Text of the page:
Last summer a colleague and I were chatting about life with kids. His baby was approaching a year old and he mentioned that his wife was starting to feel pressure to wean, despite not feeling ready. I assured him that my kids were nowhere near ready to wean at that age either. Then came an innocent question that struck me like a bolt of lightning: “how old were your kids when they weaned?”
My kids were 5 and 3. Both of them were still breastfeeding.
I usually have no trouble causally mentioning that both of my kids were still nursing past age 2, 3, and 4. I’m surrounded by many amazing parents who support full-term breastfeeding. This time felt a bit different because it was a colleague. We hadn’t talked in-depth about our parenting philosophies. I felt like I had a professional reputation to uphold, which would be destroyed if I revealed that I was secretly some kind of weird hippie who breastfed her kindergartener (true), makes everything out of hemp, lives in a commune, and brushes her teeth with clay (all false).
I mumbled something about weaning around age 4 and changed the subject. Later that day I googled, “breastfeeding a 5 year old.” The result was several “freak show” style stories about mothers breastfeeding older kids, with the titles and articles explicitly or implicitly questioning whether it was healthy or normal practice, and whether the children would be scarred. Noticeably absent were stories from mothers themselves who continued to nurse their children beyond infancy and toddlerhood. So, I decided to “come out” with my own story of breastfeeding my child she weaned herself.
Preparing to breastfeed
Before my daughter was born, I knew that I wanted to breastfeed. I also prepared to breastfeed. I took a breastfeeding class. My wonderful sister-in-law, who had given birth to her first child just a few months earlier, had given me a copy of The Womanly Art of Breastfeeding, which I devoured. An anecdote in the book was about a 10-month-old baby who abruptly stopped nursing. The mother tried a variety of tactics to get the baby to nurse again, and succeeded. The baby then went on to nurse for another two years before weaning just before his third birthday. When I read this story as the mother of a newborn, I was confused. Breastfeeding for nearly a year seemed like a pretty good run. Don’t most people breastfeed for about a year? Breastfeeding nearly three years seemed completely unnecessary and a little strange. I was certain I’d be done by then.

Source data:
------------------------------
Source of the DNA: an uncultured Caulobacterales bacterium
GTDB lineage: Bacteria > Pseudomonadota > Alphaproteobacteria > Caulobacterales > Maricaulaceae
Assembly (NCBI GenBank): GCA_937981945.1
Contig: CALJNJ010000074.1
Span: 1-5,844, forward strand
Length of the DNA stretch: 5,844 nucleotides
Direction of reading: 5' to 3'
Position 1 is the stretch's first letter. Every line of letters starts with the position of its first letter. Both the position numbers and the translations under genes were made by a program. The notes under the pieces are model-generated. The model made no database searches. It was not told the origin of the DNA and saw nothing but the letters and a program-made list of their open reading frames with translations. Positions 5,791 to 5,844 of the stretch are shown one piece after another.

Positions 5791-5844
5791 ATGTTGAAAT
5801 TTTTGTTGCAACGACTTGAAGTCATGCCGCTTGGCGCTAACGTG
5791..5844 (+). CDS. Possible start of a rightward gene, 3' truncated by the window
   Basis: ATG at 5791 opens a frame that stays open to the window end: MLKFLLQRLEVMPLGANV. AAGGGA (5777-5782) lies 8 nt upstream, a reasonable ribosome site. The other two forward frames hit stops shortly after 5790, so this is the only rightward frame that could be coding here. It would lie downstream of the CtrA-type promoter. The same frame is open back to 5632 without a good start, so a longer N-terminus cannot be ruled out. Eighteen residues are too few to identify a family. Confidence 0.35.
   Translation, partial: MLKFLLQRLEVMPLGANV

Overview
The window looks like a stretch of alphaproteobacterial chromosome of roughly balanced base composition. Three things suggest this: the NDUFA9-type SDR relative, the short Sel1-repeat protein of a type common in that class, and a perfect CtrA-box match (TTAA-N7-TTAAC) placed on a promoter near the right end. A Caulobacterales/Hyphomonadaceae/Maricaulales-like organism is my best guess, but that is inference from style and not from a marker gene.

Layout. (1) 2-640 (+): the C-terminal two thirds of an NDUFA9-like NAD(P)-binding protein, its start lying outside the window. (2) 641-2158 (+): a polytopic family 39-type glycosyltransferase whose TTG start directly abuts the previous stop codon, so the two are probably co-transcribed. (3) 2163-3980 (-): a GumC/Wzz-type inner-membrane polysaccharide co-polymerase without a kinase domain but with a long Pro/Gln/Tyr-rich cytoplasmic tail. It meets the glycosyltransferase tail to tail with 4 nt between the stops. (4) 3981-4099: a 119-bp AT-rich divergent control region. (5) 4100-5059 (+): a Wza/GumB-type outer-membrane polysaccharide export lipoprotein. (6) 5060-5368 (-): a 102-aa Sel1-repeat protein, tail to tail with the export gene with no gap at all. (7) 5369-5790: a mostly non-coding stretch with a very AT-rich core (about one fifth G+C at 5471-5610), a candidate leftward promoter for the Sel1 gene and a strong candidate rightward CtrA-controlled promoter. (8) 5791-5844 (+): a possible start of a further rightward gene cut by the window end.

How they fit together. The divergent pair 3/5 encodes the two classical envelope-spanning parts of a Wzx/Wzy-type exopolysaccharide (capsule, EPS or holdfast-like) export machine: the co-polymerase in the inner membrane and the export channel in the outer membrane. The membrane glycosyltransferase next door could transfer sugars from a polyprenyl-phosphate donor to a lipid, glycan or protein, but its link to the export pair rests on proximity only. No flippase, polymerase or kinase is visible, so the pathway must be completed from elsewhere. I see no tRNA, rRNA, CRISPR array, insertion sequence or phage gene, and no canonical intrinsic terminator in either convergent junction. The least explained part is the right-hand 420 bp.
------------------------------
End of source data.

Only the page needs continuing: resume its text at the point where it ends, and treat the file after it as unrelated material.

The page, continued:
A second pregnancy and tandem nursing
I got pregnant again when my daughter was 18 months old. We kept on nursing reasonably comfortably until the halfway point of my pregnancy when my supply dropped precipitously. We had just celebrated her second birthday, which meant that we had made it to the World Health Organization’s recommended minimum duration of breastfeeding. I would have been happy to stop. My daughter, on the other hand, would have been distraught. She really wanted to nurse, if only briefly, before falling asleep. As an exhausted pregnant mother and full-time graduate student, turning this part of our day together into a battle was not on my agenda. So we trudged on.
Breastfeeding through pregnancy is no easy task, and this chapter was the low point of our nursing relationship. I developed nursing aversion, and a visceral “get off me” feeling appeared every time she latched on. We were down to nursing once or twice a day for mere moments. I was nervous. What if the aversion never lifted? What if I felt it with the new baby?